Lesen Sie diesen Text auf Deutsch

After just a few weeks in office, Donald Trump has totally changed the United States. ZEIT ONLINE is following the events in Trump-land in a series of Instagram (you can follow us HERE!) and Facebook posts. For a period of 100 days, we will be asking Americans to describe the developments from their personal perspective, why they fear the changes and what hopes they have for the new president.

Nic Vetter has placed her hopes more on Angela Merkel than on Donald Trump. Our reporter Karina Rozwadowska met with the television producer ahead of the German chancellor's visit to Washington, D.C. The 30-year-old says: "I hope she can help us Americans help ourselves."

Harold Whittier, by contrast, is pleased with the new president's policies, particularly with Trump's plans to build a wall along the Mexican border. "I've had to fight for everything in my life," says Whittier, the owner of a trailer park in Arizona. That's why he doesn't want people to be coming to the U.S. illegally and that "they don't pay taxes, take the money to Mexico and then disappear."

On the other side of the border, Alicia Guevara Perez runs a soup kitchen in the Mexican town of Heroica Nogales for people intending to cross the border into the U.S. "The trip through the desert is extremely dangerous," she told our reporter Christina Felschen. "But compared to what these people have experienced at home, it's nothing."

Social worker Molly Freiberg from Philadelphia contacted us from a train on the way to Berlin. She says she read in the New York Times that even puppies are suffering under Trump.

Barry Jenkins, director of the Oscar award-winning film "Moonlight," recently thought that the U.S. was on the right track. Now, he's not so sure anymore.

As a gay man in the state of Utah, Brian Glaze doesn't always feel safe. Worse than the insults, though, is that a "big whiny baby" is now in the White House, he says.

Retiree Jean Holman, by contrast, who lives nine months of the year at an Arizona campground with her husband, hopes that Trump will re-establish "law and order."

Renee B. has great hopes for Trump. She expects fewer illegal immigrants to enter into the country. "I would personally help Trump build a wall to Mexico," the retiree from Monrovia, California, told our reporter Lucas Negroni.

Samuel Brin, the brother of Google's founder, Sergey Brin, doesn't agree. He fears that Trumps policy will lead to more terrorism.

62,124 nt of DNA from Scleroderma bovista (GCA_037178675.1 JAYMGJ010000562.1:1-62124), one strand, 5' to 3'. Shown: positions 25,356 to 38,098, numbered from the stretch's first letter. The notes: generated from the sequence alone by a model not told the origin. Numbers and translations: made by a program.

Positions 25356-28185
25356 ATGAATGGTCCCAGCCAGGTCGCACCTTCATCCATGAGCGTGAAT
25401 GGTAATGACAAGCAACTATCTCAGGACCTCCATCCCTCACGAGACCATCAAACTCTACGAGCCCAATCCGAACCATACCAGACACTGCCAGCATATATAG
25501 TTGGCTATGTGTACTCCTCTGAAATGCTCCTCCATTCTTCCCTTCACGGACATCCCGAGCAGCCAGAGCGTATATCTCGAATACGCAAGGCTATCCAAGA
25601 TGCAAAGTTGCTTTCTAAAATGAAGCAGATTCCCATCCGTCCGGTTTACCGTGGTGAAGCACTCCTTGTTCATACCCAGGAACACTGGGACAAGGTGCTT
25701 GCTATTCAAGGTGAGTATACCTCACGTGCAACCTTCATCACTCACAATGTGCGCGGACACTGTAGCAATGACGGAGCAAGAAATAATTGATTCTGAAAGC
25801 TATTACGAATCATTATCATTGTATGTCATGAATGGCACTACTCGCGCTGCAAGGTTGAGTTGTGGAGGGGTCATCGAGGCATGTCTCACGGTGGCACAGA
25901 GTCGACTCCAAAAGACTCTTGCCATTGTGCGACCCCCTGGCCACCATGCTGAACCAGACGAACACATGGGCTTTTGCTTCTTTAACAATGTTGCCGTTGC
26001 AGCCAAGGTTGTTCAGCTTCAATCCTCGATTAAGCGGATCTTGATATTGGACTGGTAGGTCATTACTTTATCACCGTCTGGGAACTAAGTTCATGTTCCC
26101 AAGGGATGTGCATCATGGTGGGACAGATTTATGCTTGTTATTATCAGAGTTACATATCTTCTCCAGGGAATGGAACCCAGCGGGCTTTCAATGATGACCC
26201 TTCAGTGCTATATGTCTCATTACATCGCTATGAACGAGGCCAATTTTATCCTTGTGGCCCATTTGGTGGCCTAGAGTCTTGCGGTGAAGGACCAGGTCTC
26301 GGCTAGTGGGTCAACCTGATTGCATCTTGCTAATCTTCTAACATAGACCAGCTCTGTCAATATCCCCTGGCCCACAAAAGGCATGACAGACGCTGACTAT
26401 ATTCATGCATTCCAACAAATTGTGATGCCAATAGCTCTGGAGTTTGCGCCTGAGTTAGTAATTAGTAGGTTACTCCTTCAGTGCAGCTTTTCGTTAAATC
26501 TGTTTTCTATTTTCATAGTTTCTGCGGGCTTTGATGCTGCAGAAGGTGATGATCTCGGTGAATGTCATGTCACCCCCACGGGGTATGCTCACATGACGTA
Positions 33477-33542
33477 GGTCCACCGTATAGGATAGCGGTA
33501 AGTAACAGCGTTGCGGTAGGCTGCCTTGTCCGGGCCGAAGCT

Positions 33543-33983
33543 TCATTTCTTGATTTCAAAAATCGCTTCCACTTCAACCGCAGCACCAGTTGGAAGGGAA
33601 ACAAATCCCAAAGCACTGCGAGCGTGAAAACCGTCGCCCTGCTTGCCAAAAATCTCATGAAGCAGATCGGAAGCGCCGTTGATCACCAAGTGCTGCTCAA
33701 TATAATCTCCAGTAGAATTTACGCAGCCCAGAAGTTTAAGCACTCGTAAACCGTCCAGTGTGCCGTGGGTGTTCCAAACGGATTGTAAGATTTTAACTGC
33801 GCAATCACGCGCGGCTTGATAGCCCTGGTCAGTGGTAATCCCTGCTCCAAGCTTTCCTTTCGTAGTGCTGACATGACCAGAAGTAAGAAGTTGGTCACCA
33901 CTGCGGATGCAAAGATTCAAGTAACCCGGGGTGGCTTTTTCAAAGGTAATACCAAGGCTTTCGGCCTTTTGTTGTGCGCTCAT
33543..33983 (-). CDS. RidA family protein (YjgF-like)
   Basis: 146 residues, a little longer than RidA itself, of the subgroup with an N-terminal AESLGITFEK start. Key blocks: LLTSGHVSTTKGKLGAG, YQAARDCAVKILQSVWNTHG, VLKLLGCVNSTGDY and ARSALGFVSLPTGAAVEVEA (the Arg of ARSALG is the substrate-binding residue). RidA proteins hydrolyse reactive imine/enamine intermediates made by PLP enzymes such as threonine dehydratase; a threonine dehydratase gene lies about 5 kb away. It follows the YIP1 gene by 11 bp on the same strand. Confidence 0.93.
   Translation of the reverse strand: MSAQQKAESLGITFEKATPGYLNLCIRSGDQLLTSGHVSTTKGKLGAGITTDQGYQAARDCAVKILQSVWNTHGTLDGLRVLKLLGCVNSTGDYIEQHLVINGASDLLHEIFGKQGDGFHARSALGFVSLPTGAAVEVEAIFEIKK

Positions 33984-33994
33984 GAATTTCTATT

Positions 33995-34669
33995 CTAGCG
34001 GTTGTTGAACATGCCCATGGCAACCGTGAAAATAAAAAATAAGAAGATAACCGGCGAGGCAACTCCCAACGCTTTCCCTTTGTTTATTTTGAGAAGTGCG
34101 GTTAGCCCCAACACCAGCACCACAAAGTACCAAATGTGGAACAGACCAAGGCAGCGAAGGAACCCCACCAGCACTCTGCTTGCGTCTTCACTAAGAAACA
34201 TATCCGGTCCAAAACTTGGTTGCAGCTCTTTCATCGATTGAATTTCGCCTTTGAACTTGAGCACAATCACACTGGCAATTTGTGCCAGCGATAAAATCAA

Many in the U.S. are deeply worried. Humam Imesh, for example, who came to the country three years ago from Syria and now fears that his fiancée, who is currently in Turkey, will not be allowed to join him in the United States.

Entrepreneur Philippe Marquet of California is more outraged than anything else. He told our reporter that he wants to calculate exactly how many of his tax dollars will be used in the construction of the planned wall along the Mexican border – and withhold precisely that amount from his tax payment.

We have to confront Trump with the facts, argues Mark Serano, a student who suffered from a childhood condition that left his speech and ability to walk partially impaired. "Trump publicly made fun of people with disabilities and then simply denied it afterward," he laments.

Baboo, on the other hand, who runs a fine art printing shop in New York, views Trump positively. His hopes lie in the president's economic policies and what they could do for the country.

"I often ask myself these days how my country could change so quickly," American musician Mark Roman, who has lived in Germany for five years, tells us. "Or is it just that I have been changed by Germany?"

Jacob Taylor, a 26-year-old public relations agent in Connecticut, wrote to us that the travel ban on Muslims evokes memories of his own family history. Taylor’s great grandparents were Jews. They fled from Vienna to the United States with his grandfather. "If the U.S. had refused them entry back then, I wouldn’t be here today."

We will continue introducing you to more Americans until the end of April. You can find the portraits on ZEIT ONLINE’s Instagram account (you can follow us here) as well as on Facebook.